Lasers in Medical Science

, Volume 33, Issue 3, pp 489–495 | Cite as

Er:YAG laser, piezosurgery, and surgical drill for bone decortication during orthodontic mini-implant insertion: primary stability analysis—an animal study

  • Jacek Matys
  • Rafał Flieger
  • Gianluca Tenore
  • Kinga Grzech-Leśniak
  • Umberto Romeo
  • Marzena Dominiak
Open Access
Original Article


It is important to identify factors that affect primary stability of orthodontic mini-implants because it determines the success of treatment. We assessed mini-implant primary stability (initial mechanical engagement with the bone) placed in pig jaws. We also assessed mini-implant insertion failure rate (mini-implant fracture, mini-implants to root contact). A total of 80 taper-shaped mini-implants (Absoanchor® Model SH1312-6; Dentos Inc., Daegu, Korea) 6 mm long with a diameter of 1.1 mm were used. Bone decortication was made before mini-implant insertion by means of three different methods: Group G1: Er:YAG laser (LiteTouch®, Light Instruments, Yokneam, Israel) at energy of 300 mJ, frequency 25 Hz, fluence 38.2 J/cm2, cooling 14 ml/min, tip 1.0 × 17 mm, distance 1 mm, time of irradiation 6 s; Group G2: drill (Hager & Meisinger GmbH, Hansemannstr, Germany); Group G3: piezosurgery (Piezotom Solo, Acteon, NJ, USA). In G4 group (control), mini-implants were driven by a self-drilling method. The primary stability of mini-implants was assessed by measuring damping characteristics between the implant and the tapping head of Periotest device (Gulden-Medizinteknik, Eschenweg, Modautal, Germany). The results in range between − 8 to + 9 allowed immediate loading. Significantly lower Periotest value was found in the control group (mean 0.59 ± 1.57, 95% CI 0.7, 2.4) as compared with Er:YAG laser (mean 4.44 ± 1.64, 95% CI 3.6, 5.3), piezosurgery (mean 17.92 ± 2.73, 95% CI 16.5, 19.3), and a drill (mean 5.91 ± 1.52, 95% CI 5.2, 6.6) (p < 0.05). The highest failure rate (33.3%) during mini-implant insertion was noted for self-drilling method (G4) as compared with G1, G2, and G3 groups (p < 0.05). The small diameter decortication by Er:YAG laser appeared to provide better primary stability as compared to drill and piezosurgery. Decortication of the cortical bone before mini-implant insertion resulted in reduced risk of implant fracture or injury of adjacent teeth. The high initial stability with a smaller diameter of the mini-implant resulted in increased risk of fracture, especially for a self-drilling method.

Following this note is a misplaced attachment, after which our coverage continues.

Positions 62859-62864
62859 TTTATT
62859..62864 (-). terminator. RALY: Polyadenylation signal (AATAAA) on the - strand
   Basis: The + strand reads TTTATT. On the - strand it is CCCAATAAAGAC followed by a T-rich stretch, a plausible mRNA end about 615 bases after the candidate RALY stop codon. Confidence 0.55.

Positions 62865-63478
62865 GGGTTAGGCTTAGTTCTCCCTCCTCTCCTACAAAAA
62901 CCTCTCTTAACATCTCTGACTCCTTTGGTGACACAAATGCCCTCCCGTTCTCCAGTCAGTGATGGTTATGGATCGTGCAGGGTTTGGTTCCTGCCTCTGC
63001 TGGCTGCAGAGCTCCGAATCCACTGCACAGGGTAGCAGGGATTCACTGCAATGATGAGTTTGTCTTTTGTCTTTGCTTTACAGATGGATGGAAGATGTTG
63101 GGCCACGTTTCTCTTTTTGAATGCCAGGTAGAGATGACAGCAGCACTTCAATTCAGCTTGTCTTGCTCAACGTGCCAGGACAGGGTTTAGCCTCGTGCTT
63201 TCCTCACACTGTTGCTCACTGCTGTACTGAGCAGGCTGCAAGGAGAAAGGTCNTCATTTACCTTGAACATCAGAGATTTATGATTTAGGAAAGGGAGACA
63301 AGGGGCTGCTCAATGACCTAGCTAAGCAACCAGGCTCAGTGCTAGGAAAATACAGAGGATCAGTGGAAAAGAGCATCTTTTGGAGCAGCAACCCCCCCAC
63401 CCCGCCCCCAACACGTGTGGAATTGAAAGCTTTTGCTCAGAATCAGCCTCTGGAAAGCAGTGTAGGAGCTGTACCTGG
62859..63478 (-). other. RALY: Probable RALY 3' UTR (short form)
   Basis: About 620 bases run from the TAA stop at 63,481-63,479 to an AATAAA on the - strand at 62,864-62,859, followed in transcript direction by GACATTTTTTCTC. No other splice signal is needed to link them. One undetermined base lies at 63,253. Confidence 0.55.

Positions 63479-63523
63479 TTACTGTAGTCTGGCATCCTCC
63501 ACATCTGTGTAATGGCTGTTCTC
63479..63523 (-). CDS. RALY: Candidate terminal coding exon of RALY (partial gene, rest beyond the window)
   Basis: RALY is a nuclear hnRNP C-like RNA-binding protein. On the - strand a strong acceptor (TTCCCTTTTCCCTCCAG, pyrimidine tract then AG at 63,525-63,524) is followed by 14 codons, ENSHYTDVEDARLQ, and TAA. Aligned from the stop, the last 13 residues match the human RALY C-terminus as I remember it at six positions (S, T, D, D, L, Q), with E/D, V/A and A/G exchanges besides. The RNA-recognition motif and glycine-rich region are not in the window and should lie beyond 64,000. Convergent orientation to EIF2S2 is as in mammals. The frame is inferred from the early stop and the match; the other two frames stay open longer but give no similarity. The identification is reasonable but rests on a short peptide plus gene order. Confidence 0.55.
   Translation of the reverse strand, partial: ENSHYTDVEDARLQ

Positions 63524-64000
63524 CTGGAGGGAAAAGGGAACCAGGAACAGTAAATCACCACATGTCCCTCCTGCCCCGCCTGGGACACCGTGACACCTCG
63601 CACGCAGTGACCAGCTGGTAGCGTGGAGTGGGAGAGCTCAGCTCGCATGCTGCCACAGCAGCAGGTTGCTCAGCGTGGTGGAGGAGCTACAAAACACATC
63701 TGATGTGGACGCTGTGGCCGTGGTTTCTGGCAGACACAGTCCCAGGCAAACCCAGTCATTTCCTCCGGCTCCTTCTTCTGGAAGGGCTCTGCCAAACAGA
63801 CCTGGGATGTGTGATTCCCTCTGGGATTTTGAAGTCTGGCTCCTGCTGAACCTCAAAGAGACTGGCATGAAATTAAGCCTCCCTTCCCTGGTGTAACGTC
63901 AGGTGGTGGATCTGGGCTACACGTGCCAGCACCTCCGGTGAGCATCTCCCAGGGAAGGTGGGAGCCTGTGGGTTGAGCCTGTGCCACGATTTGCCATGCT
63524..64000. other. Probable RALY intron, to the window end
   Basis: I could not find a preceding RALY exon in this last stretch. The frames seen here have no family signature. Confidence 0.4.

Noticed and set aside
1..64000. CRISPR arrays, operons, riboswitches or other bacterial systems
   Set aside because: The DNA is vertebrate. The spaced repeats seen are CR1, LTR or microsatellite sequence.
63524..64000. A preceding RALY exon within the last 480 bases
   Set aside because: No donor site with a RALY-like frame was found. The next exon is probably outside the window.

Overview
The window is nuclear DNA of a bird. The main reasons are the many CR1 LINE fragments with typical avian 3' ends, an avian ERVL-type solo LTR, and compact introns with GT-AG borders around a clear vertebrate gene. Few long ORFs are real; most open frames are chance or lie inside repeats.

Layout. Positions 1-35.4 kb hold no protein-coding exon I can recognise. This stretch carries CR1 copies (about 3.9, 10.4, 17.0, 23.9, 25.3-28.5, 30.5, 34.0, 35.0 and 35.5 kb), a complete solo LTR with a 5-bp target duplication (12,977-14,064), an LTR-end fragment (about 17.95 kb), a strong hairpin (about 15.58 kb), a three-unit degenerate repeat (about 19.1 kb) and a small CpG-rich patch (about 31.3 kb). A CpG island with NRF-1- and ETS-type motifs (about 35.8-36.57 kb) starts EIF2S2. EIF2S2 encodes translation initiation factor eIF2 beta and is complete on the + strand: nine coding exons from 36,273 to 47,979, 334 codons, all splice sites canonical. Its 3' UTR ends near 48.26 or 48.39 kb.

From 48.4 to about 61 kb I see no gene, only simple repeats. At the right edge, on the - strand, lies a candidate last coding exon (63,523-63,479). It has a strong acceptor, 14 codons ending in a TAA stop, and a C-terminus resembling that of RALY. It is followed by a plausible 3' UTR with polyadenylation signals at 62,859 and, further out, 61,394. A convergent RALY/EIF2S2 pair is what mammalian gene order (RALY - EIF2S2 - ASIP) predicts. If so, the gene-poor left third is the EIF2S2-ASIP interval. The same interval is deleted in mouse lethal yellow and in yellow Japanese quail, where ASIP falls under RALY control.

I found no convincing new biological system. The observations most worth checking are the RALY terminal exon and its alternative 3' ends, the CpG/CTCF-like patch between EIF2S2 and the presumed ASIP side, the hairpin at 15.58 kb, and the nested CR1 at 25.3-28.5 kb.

Er:YAG laser Orthodontic mini-implants Periotest Piezosurgery Primary stability 


Orthodontic mini-implants, as a type of anchorage system, are becoming more popular in modern orthodontic treatment [1]. Anchorage instability associated with classical anchorage process was eliminated by using mini-implants [2]. However, according to Beak et al. [3], mini-implant breakdown occurs in short time following early force loading. Therefore, improving early-phase stability is crucial for enhancing the reliability of mini-implant treatment [4].

Decortication refers to the removal of the cortical portion of the alveolar bone. Clinically, this procedure may be performed by using various cutting devices such as drills, piezosurgery, or appropriate lasers. Then, orthodontic implants are inserted by hand or mechanical tools into the prepared cortical bone. In specific cases (low bone density), the orthodontic implant is driven without decortication by a self-drilling method. An appropriate method of implant insertion is a key factor to achieve good primary stability, sufficient to the immediate loading of the orthodontic mini-implants [5].

Determining primary stability after insertion may improve success predictability. Measurement of insertion torque is considered as one of the most comprehensive methods used today. Stability of mini-implants has variable value during the healing phase due to the bone remodeling [6]. It could be useful to assess the stability of mini-implants in each phase of orthodontic treatment to evaluate an optimal loading protocol. Literature review provides an account of various methods of measuring implant stability [7].

One of the most popular devices for evaluating the primary stability is Periotest (Medzintechnik Gulden e K, Modautal, Germany). In this device, a small pistil is accelerated toward the implant, which is deflected depending on its peri-implant situation [8]. A numerical scale ranging from − 8 to + 50 was used to evaluate the damping characteristics of the peri-implant tissue where the lower values indicate higher implant stability [9].

Mini-implant primary stability depends on various factors. Marquezan et al. [10] in their study showed that the bone cortical thickness influences mini-implant primary stability. Therefore, before mini-implant insertion, the bone density needs to be evaluated. An efficient method of bone density assessment using Hounsfield analysis by computer tomography examination was performed by Carl Misch in 1999 [11]. The Misch Classification ranges from a dense, cortical bone to immature, non-mineralize bone (D1 > 1250 HU, D2 850–1250 HU, D3 350–850 HU, D4 150–350 HU, D5 < 150 HU) [11].

Many authors [12, 13, 14] emphasized that the primary stability of orthodontic mini-implants is affected not only by the bone quality but also by their length, diameter, and design characteristics. Furthermore, Yi Lin et al. [15] indicated that both patient and mini-implant-related factors affected the primary stability and long-term therapeutic success. Novsak et al. [16] considered that the way of inserting mini-implants also has an impact on primary stability.